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'Nolan Ryan Beef & Barbecue Cookbook,' New York City-style

As spring moves toward summer, the mind starts to wander toward warm-weather traditions, like heading to the beach, overindulging at baseball stadiums and the backyard barbecues. Of course, the average New Yorker may not see grass in a day, much less have a plot of it behind his or her house. In the city, the oven broiler takes the place of the barbecue for many.

That makes it even more cruel, then, to browse the shelves at the local bookstore and see "The Nolan Ryan Beef & Barbecue Cookbook: Recipes From a Texas Kitchen," the latest celebrity recipe collection (with the food prep instructions by Cristobal Vazquez, the executive chef for Ryan's Texas Rangers).

How do these recipes translate to indoor preparation? amNY took three to a test kitchen (read: my apartment) to substitute broiling for grilling and find out.

If you go: Nolan Ryan is autographing copies of "The Nolan Ryan Beef & Barbecue Cookbook: Recipes from a Texas Kitchen" at B&N Fifth Avenue, Wednesday at 12:30 p.m.

555 Fifth Ave. | 212-697-3048

Grilled American Burger

This is a straightforward hamburger with cheese, bacon
Photo Credit: Robert Spuhler

This is a straightforward hamburger with cheese, bacon and seasoning mixed into the patty.

THE PREP: The patty formed easily thanks to the egg, while the ingredient mixing was no sweat.

THE BROIL: It took a little under three minutes for the smoke detector to go off, a problem fixed by moving a large fan under the detector, turning it to "Gale Force" and sending papers around the room flying.

THE TASTE: The burger came out juicy, and integrating the ingredients into the patty rather than simply sprinkling them on top helped. However, the difference between this and simply frying up a patty on a stovetop would be minimal.

The Tex-Mex Taco Dog

The Tex-Mex Taco Dog is an abomination of
Photo Credit: Robert Spuhler

The Tex-Mex Taco Dog is an abomination of a fusion between a hot dog and a taco. Think hot dog bun, then taco shell, then taco meat, then a hot dog on top.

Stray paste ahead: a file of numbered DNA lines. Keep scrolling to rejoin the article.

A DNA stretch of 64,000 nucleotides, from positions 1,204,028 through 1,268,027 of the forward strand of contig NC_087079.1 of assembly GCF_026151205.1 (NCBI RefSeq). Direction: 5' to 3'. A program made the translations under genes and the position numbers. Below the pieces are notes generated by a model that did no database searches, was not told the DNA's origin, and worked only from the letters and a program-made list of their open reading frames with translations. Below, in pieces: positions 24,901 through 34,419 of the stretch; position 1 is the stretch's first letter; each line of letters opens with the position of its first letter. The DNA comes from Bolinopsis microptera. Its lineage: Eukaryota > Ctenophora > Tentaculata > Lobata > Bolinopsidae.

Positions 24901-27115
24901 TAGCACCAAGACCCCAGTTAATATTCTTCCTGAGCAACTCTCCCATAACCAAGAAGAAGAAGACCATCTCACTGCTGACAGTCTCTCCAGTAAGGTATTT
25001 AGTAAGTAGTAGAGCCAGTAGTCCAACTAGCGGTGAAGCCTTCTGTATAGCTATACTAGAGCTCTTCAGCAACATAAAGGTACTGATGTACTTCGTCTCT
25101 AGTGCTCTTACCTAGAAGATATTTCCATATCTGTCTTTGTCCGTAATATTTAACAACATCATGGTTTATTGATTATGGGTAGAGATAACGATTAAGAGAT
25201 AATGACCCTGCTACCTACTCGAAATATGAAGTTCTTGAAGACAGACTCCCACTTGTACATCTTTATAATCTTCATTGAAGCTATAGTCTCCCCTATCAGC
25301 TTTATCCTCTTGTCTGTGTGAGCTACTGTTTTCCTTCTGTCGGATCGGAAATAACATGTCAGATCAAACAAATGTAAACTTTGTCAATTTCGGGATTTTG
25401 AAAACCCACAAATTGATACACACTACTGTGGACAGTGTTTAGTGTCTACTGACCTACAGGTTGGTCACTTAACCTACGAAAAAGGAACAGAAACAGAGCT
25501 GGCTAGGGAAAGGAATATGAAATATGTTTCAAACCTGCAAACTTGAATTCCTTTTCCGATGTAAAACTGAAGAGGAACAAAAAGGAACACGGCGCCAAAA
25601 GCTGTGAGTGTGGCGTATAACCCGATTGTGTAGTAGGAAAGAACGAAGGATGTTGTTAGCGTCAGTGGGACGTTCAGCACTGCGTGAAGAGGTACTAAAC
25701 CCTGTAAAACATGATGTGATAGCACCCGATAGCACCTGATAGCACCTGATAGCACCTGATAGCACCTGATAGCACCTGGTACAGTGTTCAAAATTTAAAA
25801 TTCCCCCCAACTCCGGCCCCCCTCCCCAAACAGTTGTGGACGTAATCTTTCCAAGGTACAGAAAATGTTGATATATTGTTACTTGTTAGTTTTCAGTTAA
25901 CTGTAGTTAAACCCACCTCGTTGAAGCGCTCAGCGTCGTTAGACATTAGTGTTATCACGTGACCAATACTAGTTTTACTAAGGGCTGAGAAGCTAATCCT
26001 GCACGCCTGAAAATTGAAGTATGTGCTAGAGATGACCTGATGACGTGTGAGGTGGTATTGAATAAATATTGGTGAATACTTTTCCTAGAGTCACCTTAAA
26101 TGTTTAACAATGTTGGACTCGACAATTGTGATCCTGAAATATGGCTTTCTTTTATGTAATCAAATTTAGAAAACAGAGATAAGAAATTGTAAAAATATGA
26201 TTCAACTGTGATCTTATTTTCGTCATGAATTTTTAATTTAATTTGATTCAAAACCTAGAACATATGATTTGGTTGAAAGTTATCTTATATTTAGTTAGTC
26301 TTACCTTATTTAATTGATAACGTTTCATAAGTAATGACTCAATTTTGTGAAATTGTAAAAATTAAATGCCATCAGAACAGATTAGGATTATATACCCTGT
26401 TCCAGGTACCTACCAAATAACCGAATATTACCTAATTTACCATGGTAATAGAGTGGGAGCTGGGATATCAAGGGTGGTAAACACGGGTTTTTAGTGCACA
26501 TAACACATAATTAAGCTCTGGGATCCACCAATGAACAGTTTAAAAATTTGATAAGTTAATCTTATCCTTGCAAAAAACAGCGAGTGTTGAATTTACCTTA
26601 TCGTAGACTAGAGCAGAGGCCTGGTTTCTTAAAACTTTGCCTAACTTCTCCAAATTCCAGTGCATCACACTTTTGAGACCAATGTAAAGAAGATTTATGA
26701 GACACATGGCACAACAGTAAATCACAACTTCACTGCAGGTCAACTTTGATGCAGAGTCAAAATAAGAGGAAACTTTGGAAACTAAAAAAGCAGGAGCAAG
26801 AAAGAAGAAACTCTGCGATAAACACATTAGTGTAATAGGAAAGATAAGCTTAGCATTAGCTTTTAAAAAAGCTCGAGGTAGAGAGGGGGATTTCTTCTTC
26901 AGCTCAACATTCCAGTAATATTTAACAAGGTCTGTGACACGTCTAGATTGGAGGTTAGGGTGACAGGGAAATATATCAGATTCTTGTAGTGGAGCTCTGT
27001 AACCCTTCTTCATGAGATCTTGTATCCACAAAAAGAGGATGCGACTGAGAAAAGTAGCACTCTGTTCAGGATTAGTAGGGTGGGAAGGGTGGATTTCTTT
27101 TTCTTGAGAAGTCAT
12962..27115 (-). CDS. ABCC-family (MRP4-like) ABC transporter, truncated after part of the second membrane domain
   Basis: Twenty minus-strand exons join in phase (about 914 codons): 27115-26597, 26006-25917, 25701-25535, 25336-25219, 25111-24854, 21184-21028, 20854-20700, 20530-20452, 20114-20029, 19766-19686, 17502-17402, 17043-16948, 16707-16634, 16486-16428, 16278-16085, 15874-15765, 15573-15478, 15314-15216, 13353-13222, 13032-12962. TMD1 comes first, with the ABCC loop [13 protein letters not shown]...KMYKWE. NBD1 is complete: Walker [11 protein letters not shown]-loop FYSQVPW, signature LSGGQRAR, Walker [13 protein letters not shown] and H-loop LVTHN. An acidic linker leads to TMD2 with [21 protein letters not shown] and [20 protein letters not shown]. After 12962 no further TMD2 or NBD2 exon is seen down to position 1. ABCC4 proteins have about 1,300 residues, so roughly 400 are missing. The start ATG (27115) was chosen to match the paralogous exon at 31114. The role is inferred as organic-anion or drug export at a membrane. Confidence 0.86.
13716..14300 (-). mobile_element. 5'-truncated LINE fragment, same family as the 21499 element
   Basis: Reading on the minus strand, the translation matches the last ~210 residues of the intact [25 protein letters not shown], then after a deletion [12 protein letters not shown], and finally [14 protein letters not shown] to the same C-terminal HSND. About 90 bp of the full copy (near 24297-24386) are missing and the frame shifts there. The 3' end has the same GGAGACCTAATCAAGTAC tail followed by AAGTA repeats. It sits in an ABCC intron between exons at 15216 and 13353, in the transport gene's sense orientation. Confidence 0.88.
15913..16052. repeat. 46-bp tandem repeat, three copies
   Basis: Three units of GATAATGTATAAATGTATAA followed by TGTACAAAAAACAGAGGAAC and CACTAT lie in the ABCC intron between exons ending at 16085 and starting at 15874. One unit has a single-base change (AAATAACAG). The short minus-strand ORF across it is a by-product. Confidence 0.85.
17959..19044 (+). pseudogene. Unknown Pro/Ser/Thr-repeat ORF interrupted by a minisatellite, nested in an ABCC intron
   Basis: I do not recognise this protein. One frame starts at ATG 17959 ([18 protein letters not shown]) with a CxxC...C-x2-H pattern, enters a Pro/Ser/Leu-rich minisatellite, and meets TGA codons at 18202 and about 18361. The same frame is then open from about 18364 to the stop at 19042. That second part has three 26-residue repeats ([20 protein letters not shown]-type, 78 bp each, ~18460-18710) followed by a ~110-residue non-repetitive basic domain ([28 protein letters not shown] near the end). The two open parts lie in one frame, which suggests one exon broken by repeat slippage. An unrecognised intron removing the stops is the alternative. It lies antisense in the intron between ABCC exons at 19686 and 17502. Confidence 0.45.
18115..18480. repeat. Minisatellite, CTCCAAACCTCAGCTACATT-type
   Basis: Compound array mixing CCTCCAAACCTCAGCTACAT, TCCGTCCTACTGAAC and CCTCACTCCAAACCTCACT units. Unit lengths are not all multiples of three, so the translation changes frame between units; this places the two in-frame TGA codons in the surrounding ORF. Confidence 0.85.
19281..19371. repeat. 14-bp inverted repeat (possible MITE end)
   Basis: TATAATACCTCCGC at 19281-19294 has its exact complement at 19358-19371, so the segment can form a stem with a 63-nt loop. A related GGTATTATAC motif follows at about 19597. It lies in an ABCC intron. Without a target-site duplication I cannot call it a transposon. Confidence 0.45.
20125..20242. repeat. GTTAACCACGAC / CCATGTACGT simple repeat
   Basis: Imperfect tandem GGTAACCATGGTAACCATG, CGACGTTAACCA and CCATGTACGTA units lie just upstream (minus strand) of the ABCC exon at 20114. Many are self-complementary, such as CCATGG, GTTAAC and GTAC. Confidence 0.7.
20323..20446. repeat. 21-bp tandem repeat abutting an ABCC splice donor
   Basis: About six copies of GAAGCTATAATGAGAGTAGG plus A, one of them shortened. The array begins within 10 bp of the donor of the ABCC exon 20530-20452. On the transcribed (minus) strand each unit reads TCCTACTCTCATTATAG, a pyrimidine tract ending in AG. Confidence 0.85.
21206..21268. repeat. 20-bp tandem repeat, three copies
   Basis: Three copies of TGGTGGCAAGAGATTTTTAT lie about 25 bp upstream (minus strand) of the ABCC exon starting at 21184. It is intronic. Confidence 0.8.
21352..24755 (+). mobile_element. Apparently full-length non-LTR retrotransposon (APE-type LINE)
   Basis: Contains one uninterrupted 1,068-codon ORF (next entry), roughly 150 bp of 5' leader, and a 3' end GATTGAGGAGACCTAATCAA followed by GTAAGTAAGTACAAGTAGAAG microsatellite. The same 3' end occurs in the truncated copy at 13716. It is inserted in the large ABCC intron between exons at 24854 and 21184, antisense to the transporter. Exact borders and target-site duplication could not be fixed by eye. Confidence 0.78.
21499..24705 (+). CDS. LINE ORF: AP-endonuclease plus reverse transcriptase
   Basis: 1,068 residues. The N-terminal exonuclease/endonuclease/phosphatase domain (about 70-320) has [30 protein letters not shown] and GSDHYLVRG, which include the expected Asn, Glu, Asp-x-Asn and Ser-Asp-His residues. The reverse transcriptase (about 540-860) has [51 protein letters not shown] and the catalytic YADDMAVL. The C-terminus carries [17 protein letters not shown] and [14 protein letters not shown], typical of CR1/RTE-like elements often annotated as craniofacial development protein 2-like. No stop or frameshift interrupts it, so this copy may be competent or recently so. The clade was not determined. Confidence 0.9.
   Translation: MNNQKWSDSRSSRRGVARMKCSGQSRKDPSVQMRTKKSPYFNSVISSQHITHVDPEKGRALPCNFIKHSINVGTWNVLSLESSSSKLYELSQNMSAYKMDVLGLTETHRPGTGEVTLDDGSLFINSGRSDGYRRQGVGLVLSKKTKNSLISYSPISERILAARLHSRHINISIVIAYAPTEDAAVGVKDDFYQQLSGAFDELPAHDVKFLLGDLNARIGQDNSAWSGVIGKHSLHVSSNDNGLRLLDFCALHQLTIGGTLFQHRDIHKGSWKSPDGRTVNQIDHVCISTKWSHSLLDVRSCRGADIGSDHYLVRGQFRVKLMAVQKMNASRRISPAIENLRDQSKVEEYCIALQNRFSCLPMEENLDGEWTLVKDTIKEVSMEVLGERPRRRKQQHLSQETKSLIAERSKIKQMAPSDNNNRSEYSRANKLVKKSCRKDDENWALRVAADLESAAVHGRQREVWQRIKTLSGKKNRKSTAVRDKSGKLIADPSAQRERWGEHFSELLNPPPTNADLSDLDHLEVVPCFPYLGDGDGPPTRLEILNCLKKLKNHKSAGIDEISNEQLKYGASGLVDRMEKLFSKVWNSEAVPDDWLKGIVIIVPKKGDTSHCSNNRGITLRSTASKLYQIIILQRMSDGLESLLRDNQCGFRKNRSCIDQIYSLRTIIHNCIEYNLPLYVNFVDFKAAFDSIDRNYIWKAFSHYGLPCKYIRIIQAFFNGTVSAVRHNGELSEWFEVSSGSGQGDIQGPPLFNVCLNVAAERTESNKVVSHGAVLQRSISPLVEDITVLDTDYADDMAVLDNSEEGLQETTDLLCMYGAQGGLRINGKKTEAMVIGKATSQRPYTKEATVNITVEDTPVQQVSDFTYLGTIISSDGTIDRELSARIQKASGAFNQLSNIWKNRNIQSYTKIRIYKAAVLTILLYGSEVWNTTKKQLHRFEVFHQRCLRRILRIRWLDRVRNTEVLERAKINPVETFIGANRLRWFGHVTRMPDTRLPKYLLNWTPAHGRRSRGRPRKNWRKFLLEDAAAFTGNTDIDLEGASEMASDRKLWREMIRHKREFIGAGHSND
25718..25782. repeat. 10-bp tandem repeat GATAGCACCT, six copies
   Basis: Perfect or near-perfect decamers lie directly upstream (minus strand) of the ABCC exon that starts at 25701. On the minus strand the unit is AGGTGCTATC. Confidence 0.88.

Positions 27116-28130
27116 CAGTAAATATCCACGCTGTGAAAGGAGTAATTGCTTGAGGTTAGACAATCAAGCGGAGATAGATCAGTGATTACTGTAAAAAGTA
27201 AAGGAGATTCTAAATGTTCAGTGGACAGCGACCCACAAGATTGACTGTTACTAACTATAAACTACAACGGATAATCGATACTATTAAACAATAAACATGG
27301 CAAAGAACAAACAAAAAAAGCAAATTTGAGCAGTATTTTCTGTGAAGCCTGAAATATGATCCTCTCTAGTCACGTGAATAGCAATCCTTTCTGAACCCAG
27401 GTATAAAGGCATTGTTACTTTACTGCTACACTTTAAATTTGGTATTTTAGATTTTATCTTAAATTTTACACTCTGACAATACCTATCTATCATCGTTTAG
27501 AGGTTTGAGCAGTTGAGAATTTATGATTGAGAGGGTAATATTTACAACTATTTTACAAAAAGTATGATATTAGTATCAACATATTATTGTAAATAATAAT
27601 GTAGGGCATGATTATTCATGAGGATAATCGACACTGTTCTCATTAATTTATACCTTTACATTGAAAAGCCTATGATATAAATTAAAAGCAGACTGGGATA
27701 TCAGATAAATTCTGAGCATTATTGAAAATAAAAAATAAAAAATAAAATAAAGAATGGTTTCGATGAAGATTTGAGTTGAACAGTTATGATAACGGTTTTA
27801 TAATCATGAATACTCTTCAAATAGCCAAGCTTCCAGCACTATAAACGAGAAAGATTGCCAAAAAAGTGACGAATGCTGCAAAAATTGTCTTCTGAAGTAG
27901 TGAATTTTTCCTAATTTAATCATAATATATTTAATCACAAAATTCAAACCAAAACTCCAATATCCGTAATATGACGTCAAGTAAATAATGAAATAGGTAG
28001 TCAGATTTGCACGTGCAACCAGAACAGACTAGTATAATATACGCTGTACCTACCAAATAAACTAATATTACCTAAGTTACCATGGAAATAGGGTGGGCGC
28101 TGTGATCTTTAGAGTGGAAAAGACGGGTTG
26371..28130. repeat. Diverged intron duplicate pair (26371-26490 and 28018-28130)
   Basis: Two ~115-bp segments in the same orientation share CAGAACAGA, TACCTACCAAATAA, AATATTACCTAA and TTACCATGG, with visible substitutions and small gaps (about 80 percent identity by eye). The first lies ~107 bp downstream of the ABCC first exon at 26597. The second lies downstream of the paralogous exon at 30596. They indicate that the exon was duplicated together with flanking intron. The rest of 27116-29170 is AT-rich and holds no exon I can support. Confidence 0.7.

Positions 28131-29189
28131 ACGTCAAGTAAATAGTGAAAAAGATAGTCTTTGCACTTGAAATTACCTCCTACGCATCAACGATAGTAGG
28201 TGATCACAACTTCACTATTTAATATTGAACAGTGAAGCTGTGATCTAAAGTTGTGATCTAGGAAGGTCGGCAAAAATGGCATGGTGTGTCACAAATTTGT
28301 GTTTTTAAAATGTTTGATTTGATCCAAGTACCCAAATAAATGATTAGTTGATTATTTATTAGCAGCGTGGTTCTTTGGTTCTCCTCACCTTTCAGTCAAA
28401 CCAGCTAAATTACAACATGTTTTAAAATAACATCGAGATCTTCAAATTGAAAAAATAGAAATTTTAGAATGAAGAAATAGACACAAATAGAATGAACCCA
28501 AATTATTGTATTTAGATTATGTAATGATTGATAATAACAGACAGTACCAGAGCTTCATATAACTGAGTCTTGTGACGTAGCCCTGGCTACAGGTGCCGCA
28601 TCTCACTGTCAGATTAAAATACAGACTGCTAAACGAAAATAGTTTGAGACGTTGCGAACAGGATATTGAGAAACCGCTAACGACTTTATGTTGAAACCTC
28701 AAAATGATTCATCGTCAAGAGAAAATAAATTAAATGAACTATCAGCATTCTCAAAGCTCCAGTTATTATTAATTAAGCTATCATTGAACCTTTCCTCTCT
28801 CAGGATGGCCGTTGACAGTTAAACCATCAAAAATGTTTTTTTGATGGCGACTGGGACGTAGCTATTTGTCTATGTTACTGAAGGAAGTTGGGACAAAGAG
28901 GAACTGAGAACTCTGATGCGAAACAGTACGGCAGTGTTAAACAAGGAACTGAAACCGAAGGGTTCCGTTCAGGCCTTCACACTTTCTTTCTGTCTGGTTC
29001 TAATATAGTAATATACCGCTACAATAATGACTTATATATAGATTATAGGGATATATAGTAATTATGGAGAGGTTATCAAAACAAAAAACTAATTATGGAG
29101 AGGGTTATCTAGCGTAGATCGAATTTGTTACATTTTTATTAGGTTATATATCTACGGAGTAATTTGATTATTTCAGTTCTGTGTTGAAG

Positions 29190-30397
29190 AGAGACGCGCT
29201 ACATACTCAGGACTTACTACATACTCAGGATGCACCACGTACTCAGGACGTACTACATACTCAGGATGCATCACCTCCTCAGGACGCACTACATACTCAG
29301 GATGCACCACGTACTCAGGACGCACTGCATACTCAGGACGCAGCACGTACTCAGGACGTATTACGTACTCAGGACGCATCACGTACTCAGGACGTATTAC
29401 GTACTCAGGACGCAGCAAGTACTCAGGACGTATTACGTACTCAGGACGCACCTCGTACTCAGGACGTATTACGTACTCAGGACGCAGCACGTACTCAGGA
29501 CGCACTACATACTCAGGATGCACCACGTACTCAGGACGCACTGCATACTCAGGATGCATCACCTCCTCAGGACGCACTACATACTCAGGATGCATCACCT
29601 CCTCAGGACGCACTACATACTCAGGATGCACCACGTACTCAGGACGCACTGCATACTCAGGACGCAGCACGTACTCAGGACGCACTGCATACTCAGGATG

THE PREP: Fixing the meat was no problem, though adding tomato juice to the meat after draining the fat made for a soupy mix.

THE BROIL: Using the broiler is a much better way of preparing a hot dog in a kitchen than either in a fry pan or microwave. However, dialing in the amount of time the dog should spend in there was a bit tricky; the first came out blackened and the second one was on fire.

THE TASTE: The taco meat and hot dog worked well together, especially with the crunchy taco shell. The hot dog bun, though, was the essence of unnecessary. Leave the off-putting food combinations for the masters (Taco Bell and KFC, I'm looking at you).

Big Tex Rib-Eye

Big Tex Rib-Eye, a steak. THE PREP: The
Photo Credit: Robert Spuhler

Big Tex Rib-Eye, a steak.

THE PREP: The marinade laid out is simple, with just Worchester sauce and garlic.

THE BROIL: The best experiment of the three, the steak took a limited amount of time and did not need the kind of precise monitoring required of other kitchen-based methods.

THE TASTE: The steak came out juicy and medium-rare. The marinade was fairly nonexistent after being allowed to soak the cut of meat for two hours, but for fans of the natural flavor of boneless rib-eye, this one is the winner.

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